Early voting opened Monday in Georgia for the 2020 general election — but the first day was marred by technical issues and lines that in some locations stretched more than five hours long, particularly in the Atlanta metro area.
Voters arriving in the morning at Atlanta's State Farm Arena, the home of the NBA's Hawks — and the state's largest early voting site, with 300 voting machines — encountered technical issues, which election officials blamed on problems with the electronic poll pads.
11 Alive, the NBC affiliate station in Atlanta, posted numerous videos on Twitter of voters in Marietta who as of 11 a.m. had been waiting more than five hours. While some voters said that concerns about mail-in voting prompted their in-person wait, one voter named Viola Hardy told the 11 Alive reporter: "I think people are just really ready to vote, and it doesn't matter how long it takes — we will stand in line to vote. ... We're voting like our lives depend on it."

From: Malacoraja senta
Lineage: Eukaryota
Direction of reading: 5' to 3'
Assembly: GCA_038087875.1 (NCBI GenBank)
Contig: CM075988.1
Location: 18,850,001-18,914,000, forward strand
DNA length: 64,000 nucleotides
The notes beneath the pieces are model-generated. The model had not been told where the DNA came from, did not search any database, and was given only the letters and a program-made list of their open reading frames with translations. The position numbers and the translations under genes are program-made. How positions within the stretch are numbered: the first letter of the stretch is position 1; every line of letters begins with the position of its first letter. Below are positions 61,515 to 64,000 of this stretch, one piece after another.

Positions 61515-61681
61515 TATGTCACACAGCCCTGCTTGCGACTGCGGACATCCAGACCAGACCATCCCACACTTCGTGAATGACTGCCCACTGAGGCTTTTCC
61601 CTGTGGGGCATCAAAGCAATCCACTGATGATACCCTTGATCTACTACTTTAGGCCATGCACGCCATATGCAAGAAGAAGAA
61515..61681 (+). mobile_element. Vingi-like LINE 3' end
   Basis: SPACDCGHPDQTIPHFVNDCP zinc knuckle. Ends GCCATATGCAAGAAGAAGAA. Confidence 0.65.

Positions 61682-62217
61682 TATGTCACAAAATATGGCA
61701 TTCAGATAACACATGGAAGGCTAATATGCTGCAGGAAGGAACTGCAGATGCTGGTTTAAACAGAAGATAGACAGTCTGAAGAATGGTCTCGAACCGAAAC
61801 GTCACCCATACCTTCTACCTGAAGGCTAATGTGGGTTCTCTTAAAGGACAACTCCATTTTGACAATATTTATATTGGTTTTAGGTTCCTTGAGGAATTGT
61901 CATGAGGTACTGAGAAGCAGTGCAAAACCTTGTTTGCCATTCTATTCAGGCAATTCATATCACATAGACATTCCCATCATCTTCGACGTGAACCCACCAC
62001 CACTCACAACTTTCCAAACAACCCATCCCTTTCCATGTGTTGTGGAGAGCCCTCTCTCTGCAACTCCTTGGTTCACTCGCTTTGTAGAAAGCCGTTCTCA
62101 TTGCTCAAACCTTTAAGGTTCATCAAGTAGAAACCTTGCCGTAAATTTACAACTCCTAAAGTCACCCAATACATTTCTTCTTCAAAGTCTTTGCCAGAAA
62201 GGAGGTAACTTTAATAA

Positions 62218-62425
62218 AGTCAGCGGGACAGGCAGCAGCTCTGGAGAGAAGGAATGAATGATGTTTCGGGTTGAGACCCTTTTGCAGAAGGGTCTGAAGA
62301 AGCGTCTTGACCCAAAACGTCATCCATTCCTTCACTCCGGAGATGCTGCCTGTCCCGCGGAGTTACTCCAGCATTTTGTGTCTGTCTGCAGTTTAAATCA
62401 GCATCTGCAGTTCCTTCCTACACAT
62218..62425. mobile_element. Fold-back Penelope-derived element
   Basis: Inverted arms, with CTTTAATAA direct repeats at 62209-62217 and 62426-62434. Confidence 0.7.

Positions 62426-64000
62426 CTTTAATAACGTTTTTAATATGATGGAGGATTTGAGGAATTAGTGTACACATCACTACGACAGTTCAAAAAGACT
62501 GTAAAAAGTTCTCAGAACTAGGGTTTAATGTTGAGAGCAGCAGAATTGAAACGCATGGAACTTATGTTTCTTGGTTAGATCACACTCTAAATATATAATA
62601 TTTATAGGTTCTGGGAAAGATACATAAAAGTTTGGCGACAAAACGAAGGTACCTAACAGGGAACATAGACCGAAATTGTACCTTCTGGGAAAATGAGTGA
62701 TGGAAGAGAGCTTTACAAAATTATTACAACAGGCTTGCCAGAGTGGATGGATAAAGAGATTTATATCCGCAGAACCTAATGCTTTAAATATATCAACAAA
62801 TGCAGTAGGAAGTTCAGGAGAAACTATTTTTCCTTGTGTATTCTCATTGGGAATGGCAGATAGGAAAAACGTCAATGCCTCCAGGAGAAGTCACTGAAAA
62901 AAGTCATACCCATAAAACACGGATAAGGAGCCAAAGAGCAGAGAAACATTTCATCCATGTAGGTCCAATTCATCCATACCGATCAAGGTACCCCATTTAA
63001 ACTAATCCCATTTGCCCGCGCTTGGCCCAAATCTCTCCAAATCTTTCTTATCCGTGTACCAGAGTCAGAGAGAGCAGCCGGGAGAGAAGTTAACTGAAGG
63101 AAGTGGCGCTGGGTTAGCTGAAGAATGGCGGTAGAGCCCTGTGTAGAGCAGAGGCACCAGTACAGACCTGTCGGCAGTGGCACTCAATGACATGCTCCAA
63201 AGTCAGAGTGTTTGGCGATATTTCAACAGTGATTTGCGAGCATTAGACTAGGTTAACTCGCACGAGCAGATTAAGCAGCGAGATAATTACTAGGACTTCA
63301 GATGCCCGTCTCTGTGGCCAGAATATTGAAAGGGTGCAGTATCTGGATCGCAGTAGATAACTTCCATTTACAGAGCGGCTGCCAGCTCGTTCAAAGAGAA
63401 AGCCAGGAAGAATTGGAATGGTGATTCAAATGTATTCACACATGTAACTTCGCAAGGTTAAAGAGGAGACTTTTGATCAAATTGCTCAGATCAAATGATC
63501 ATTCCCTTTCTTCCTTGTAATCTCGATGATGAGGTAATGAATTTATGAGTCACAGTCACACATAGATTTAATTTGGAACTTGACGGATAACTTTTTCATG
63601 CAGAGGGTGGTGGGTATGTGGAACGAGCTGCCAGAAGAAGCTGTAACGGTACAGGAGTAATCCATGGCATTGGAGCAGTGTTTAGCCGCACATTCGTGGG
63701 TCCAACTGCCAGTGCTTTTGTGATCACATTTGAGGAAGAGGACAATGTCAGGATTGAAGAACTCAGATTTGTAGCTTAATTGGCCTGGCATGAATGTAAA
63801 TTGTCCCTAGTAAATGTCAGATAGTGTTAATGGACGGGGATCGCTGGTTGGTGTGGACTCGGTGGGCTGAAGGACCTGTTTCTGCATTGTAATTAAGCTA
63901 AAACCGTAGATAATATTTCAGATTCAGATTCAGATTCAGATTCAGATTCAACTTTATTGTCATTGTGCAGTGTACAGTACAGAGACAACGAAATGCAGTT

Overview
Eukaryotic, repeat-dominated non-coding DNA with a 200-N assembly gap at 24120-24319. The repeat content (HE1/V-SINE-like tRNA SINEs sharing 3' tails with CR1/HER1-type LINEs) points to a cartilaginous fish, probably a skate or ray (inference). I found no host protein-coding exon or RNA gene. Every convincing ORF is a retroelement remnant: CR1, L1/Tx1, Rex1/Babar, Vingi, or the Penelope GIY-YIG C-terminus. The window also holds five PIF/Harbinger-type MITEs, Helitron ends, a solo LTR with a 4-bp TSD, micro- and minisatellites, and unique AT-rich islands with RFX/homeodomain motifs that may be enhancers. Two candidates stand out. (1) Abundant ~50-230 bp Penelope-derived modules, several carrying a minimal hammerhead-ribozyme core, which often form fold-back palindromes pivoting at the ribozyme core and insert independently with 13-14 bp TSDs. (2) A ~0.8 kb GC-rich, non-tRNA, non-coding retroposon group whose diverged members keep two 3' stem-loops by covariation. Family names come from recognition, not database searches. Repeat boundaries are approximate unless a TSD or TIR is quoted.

This is the voter. Her name is Viola Hardy. She got in line at 6:20am. She was still in line to vote at 11:15am. pic.twitter.com/dbcHcIRrf8— Andy Pierrotti (@AndyPierrotti) October 12, 2020
A reporter for the Atlanta Journal-Constitution posted a video of voters in the town of Suwanee, about 45 minutes outside of Atlanta, in a line that stretched around a block. (Some prescient voters brought along portable chairs.)
The line of voters at George Pierce Park in Suwanee.... pic.twitter.com/3stVPEuyZp— tyler, the reporter (@ByTylerEstep) October 12, 2020
Voting lines were still long heading into the evening hours. Around 5 p.m., a Georgia state senator, Democrat Jen Jordan, posted a screenshot from an app that showed that voters at polling sites around Cobb County were still experiencing delays of more than one hour.
Member station WABE reported Monday that the state has 7.6 million registered voters in this election — a record number for Georgia.
During the primary elections in June, Georgia voters also experienced widespread issues at the polls, including hours-long waits and technical issues with a new, $104 million voting system.